Loss of Tributary States

As a result of the Benin Firearm and prowess, the Eastern Yoruba towns in Akure, Ekiti, Owo, and Ilesha were under Benin hegemony, paying tributes to the Oba of Benin who in turn provided them with some form of protection.

However, with the collapse of Oyo and the rise of the successive states of Ibadan and Ilorin, there was a contest by these two states for the domination of the Eastern Yoruba district.

Owing to the Benin kingdom’s internal weakness at the time, it was unable to defend its vassal states.

Akure could only withstand the Ibadan onslaught through its own effort and the aid of Ogedengbe. As a result of this, the Benin kingdom lost its territories to the British aid to Ekiti.

Bombardment and Occupation of Lagos

Also the bombardment of Lagos in 1851 and its subsequent occupation in 1861, later removed Lagos from Benin’s sphere of influence. Subsequently, Nupe and Ilorin also launched various attacks on Benin, hence, Benin lost its territories which affected its economical strength and weakened the opulence of the Empire.

Effect of the Yoruba Inter-state War

The effects of the Yoruba inter-state wars on the fall of the empire cannot be underestimated. The Yoruba inter-state wars of the first half of the 19th century disrupted Benin overland trade with its neighbours.

This meant that the alternative routes for evacuating Benin’s exports to Lagos through the overland routes were blocked and the cloth trade with the Ijebu and the Nupe was also disrupted which worsen Benin’s economic misfortune and led to its gradual decline.

 By the second half of the nineteenth century, Benin had developed a trade in European manufacture goods with the hinterland states and these goods were gotten from the Itsekiri middlemen traders in exchange for slaves and palm oil while,  Benin received guns, gun powder among others.

Benin in the 1860s

In the 1860s when the trade flourished, Benin became the major supplier of firearms to Ife, Ibadan, and Ondo to enhance the course of their war which was sent through the Oke-Igbo route.

Nevertheless, in the early 1870s, the warring parties opened a direct route to the coast of Ondo which resulted in the decline of this trade.

The Slave Trade Flourished

Benin grew increasingly rich during the sixteenth and seventeenth centuries on account of the slave trade with Europe; slaves from enemy states (Pawnship System) of the interior were sold and carried for the Americans in the Dutch and Portuguese ships.

The Bight of Benin’s shore soon came to be known as the ‘Slave Coast.’ Again, the Benin monarch had previously been deriving revenue from the trade of ivory, palm, skins, and cloth. Such revenues enhanced the economic strength of the Benin monarchy.

Abolition of the Slave Trade

However, with the abortion of the slave trade and the activities of the British naval squadron, it became risky for the European traders to visit Ughoton to transact business.

Hence, many scholars claimed that among fundamental internal causes of the decline of the Benin Empire, the abolition of the slave trade played a pivotal role.

As it is recorded that the Obas of Dahomey, Oyo, and Benin became so rich during the slave trade, meanwhile, Benin being a coastal region made it so vibrant economically.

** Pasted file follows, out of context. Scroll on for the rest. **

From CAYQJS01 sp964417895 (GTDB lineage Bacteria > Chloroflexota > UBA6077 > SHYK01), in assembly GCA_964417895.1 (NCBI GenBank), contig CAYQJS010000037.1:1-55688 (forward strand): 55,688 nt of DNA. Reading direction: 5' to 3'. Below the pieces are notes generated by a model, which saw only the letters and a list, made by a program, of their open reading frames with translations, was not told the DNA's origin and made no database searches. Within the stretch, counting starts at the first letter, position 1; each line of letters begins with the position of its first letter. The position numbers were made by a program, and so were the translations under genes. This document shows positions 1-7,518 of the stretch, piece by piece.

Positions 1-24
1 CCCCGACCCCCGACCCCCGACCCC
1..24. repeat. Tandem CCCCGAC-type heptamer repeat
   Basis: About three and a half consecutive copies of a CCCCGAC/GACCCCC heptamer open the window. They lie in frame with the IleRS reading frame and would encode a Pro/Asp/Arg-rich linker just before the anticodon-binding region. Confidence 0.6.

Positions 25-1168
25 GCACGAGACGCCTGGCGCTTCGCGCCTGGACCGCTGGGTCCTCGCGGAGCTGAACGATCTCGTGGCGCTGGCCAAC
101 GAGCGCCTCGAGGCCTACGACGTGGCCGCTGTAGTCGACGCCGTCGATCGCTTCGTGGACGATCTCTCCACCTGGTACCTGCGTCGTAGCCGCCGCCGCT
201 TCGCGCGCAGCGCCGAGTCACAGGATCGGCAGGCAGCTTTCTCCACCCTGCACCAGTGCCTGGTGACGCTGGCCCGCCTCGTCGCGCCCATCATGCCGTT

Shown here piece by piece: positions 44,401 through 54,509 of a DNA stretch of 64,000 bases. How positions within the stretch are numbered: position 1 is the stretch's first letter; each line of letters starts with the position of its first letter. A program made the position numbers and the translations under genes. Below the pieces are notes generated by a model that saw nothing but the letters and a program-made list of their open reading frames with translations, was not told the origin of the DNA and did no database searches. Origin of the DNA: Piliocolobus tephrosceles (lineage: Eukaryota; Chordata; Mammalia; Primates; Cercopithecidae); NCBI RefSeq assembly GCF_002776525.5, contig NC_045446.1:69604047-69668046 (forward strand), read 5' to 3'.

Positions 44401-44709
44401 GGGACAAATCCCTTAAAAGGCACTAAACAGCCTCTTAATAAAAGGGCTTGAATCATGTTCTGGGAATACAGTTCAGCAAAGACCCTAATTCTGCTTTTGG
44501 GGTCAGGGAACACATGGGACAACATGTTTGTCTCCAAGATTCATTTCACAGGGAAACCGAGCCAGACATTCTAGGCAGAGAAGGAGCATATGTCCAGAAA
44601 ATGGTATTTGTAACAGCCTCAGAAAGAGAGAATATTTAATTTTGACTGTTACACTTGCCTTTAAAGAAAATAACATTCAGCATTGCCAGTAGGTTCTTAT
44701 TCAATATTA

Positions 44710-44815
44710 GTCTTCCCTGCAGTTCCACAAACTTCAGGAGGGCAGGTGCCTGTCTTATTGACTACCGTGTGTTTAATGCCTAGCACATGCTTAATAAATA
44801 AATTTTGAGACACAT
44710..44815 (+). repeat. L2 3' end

Thus, the effects of the abolition of the slave trade cannot be overemphasized.

Lack of a Diversified Economy

Benin lack of a diversified economy was also another internal cause of the fall of the Empire. At the abandonment of the Ughoton port, Benin began to experience an economic downturn.

Prior to the abolition of the slave trade, Benin majored in the Ughoton port to trade in slaves, ivory palm oil, skins, and clothes in exchange for European goods while the Benin River was utilized by the Itsekiri who was beneficial of the River.

However, at the abolition of the slave trade, the European saw no need to build a warehouse at Ughoton, hence, they considered or preferred to anchor off the Benin River which was already of maximum benefit to the Itsekiri, therefore, the European would rather trade with the Itsekiri, this led to enmity between the Benin and Itsekiri.

For Benin, this led to an economic downturn since Benin only depended on a source for trade. As a result, the strong and opulence Empire began to decline

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Here, a bas-relief of an Oba in ceremonial dress and weapons, which decorated the palace of the obas.

Mandatory Tribute to the Benin River Users

In the face of such a severe economic sequel, Oba Ovanramwen tried to maximize the benefits from the trade in the Benin area between 1888 and 1896.

He did this by imposing a trade boycott if the Itsekiri reneged on the agreed terms of trade. The Itsekiri on such occasions lodged complaints to the British consuls on the coast who were annoyed with such obstruction by the Oba.

All the above explanations put together were the internal causes that were of fundamental importance to the gradual decline of Benin.

But, the total fall and events of the empire were a result of other factors (external causes).

Control of Trade System

Benin Empire enjoyed a high reputation in the European circle both in Africa and overseas because of her advanced civilization and rich culture.

The traders from Europe competed among themselves to have trade contact with Benin traders.

The Benin traders had traded for a long time, not until the second half of the 19th century that the Europeans began to paint ugly pictures of their once admired friendly kingdom; they described Benin as uncivilized, barbaric, and engaged in human sacrifice.

Benin’s close contact with Britain was in 1862 when a British Consul named Richard Burton visited Benin; he saw nothing good in Benin but moral decadence.

Most of the states around had signed treaties with Britain and during the reign of Oba Ovanramwen, the King resisted signing.